Royal Navy's most deadly frigate HMS Lancaster flexes her military muscle in gun test at sea

A NAVY warship is gearing up for a fortnight flexing its military muscle in a fiery display of deadly prowess.
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HMS Lancaster sailed from her home base of Portsmouth over the weekend to focus on the ‘business end’ of naval operations: warfare.

It comes as the ship prepares to hit the front lines for her first operational tour in almost five years.

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Coming off the back of a two-year refit, Lancaster is now bristling with new weapons and sensors, making her one of the most deadly Type 23 frigates in the fleet.

The ship's company on firefighting equipment used onboard HMS Lancaster. Photo: PO Phot Carl OsmondThe ship's company on firefighting equipment used onboard HMS Lancaster. Photo: PO Phot Carl Osmond
The ship's company on firefighting equipment used onboard HMS Lancaster. Photo: PO Phot Carl Osmond

The huge overhaul saw the warship being fitted with an Artisan 3D radar – capable of pinpointing objects as small as a tennis ball and travelling at three times the speed of sound – and the Sea Ceptor air defence system, which fires supersonic missiles that can destroy airborne threats up to 15 miles away.

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Those systems, as well as the ship’s company, will face a two-month-long test in September when the Lancaster goes through operational sea training.

And in a warm-up for this, Lancaster has been firing some of her deadly arsenal of weapons – including the 4.5in gun.

A round coming out of the 4.5 inch gun on HMS Lancaster. Photo: PO Phot Carl OsmondA round coming out of the 4.5 inch gun on HMS Lancaster. Photo: PO Phot Carl Osmond
A round coming out of the 4.5 inch gun on HMS Lancaster. Photo: PO Phot Carl Osmond
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The huge weapon can fire 21kg shells, hurling the round at more than twice the speed of sound up to a range of 15 miles.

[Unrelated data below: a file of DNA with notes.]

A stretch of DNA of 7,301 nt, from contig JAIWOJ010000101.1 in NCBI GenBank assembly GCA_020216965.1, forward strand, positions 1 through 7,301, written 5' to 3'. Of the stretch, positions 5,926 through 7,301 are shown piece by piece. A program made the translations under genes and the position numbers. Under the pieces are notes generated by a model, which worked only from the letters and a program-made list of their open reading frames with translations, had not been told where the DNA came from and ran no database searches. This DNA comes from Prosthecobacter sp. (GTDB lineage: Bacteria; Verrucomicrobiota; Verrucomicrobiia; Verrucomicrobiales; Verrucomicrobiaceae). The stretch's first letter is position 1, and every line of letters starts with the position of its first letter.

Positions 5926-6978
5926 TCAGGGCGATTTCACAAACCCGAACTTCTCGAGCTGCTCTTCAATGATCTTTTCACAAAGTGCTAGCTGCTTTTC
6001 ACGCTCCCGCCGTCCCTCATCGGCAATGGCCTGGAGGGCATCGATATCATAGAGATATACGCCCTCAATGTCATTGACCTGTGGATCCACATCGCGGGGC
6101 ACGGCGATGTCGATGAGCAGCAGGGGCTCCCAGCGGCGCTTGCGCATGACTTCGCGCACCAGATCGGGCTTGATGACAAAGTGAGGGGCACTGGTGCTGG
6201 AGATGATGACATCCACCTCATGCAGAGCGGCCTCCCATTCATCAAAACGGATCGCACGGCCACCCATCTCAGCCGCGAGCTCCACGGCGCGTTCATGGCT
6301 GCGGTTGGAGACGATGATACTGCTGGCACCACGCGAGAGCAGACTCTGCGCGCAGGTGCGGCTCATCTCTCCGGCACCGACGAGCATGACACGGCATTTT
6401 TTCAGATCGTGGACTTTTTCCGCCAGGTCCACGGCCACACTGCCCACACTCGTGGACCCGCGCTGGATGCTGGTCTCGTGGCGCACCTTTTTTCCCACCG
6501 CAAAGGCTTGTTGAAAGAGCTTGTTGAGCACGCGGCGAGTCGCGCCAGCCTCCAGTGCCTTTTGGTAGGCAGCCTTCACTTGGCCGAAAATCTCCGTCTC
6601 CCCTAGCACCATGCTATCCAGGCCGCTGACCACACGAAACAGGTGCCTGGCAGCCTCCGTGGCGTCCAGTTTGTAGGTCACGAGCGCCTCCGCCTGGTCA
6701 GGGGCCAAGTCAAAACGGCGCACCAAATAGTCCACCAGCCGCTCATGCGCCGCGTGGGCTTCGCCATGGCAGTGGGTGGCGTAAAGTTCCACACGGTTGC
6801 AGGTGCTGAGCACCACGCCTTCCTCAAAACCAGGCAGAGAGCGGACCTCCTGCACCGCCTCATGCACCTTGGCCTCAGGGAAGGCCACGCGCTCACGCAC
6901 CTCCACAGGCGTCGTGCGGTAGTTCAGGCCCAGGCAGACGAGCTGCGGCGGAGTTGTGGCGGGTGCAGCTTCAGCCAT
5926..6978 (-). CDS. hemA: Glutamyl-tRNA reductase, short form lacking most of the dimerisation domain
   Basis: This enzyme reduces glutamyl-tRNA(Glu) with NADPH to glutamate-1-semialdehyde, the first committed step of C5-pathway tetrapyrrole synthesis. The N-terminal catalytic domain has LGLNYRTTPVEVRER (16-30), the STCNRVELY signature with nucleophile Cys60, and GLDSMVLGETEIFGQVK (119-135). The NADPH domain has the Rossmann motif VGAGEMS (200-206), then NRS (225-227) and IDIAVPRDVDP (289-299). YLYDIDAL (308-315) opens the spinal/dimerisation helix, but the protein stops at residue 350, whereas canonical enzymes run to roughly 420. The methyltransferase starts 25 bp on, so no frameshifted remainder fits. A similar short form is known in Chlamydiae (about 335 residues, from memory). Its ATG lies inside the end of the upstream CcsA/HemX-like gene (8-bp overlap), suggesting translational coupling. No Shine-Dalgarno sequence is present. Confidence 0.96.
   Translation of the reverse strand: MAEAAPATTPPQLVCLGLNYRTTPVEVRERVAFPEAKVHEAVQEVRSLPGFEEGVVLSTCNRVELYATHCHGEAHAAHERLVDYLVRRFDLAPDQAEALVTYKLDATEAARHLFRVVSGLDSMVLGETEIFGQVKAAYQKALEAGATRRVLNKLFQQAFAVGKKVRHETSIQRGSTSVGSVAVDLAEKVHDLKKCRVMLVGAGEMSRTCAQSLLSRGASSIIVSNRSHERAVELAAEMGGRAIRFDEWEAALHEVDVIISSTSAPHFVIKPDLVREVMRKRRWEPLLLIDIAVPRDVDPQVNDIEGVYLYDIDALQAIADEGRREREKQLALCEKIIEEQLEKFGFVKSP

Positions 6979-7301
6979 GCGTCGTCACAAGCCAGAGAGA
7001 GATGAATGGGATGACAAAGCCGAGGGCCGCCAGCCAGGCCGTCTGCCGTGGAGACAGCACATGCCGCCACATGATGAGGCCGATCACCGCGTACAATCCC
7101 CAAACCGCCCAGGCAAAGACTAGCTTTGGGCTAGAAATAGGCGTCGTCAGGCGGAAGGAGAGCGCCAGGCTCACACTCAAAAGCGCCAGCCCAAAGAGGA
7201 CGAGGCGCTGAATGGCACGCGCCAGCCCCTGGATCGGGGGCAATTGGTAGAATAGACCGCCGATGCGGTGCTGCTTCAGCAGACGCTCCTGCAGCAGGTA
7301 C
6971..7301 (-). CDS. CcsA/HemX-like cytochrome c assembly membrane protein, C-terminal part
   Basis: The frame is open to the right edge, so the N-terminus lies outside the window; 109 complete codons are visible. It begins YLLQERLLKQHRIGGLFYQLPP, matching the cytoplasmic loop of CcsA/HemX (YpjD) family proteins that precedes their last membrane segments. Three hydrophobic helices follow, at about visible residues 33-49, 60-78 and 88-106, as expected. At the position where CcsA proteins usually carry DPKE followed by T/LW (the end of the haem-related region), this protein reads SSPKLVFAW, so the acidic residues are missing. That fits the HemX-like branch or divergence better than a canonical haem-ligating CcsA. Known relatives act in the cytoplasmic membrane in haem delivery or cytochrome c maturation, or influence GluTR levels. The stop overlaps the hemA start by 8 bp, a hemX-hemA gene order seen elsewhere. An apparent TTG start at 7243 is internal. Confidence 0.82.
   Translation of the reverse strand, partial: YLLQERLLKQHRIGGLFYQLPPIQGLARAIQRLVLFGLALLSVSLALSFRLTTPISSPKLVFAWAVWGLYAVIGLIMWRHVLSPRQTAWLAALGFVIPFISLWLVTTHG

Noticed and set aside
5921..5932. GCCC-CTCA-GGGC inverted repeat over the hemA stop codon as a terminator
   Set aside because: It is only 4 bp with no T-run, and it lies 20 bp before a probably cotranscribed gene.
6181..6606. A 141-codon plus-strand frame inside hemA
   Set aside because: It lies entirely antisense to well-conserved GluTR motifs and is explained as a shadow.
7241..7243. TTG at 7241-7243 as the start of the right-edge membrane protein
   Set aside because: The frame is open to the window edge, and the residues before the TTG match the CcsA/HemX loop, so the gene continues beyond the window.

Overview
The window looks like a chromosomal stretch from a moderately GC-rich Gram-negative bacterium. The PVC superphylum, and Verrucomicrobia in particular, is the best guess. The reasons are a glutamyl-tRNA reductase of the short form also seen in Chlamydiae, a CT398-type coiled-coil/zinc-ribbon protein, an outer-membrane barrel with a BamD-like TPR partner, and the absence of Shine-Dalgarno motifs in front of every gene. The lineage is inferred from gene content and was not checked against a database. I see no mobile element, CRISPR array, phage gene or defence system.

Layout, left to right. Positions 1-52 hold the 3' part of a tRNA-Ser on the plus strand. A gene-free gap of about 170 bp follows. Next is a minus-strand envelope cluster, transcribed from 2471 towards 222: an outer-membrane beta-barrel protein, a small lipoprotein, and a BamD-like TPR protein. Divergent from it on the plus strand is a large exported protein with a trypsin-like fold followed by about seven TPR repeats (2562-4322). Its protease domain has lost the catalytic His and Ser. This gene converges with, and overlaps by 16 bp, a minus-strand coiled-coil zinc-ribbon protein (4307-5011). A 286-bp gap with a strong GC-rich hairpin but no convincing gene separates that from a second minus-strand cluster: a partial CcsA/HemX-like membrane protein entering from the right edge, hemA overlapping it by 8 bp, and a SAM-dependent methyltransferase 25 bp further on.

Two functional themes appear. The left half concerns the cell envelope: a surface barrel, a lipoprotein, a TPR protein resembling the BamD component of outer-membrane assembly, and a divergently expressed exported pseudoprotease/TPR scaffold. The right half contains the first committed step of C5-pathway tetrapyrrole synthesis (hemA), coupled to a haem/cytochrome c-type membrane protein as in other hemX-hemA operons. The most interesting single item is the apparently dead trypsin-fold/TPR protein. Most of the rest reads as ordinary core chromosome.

‘It was great to finally be back at sea and use the gun,’ said Petty Officer Alan Bates.

‘Having joined Lancaster over a year ago as the maintainer to get to function the gun was fantastic. We are now ready to move forward in our training.

‘A lot of the junior members of the crew have never heard or seen the gun fire so it was a great demonstration to them about the impact the gun can provide.’

HMS Lancaster maintainers ensuring the barrel is clear prior to firing the 4.5in gun. Photo: PO Phot Carl OsmondHMS Lancaster maintainers ensuring the barrel is clear prior to firing the 4.5in gun. Photo: PO Phot Carl Osmond
HMS Lancaster maintainers ensuring the barrel is clear prior to firing the 4.5in gun. Photo: PO Phot Carl Osmond
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Further training and equipment trials over the next 10 days will focus on the 4,500-tonne warship’s other weapons and sensors – every day bringing her one step closer to full operational status.

The ship’s crew have already been put through their paces reacting to fictitious disasters and mock fires.

Sailors also refreshed their knowledge about how to deal with chemical, biological or nuclear attacks against the ship.

‘Lancaster’s story from engineering project to ship and warship is now in its final few chapters,’ said the frigate’s skipper Commander Will Blackett.

HMS Lancaster alongside in 2 Basin, HMNB Devonport before she departed after a two-year refit. Photo: LPhot Paul HallHMS Lancaster alongside in 2 Basin, HMNB Devonport before she departed after a two-year refit. Photo: LPhot Paul Hall
HMS Lancaster alongside in 2 Basin, HMNB Devonport before she departed after a two-year refit. Photo: LPhot Paul Hall
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‘She is a fantastic ship, with a fantastic team and plenty more to offer UK defence over the months and years ahead.’

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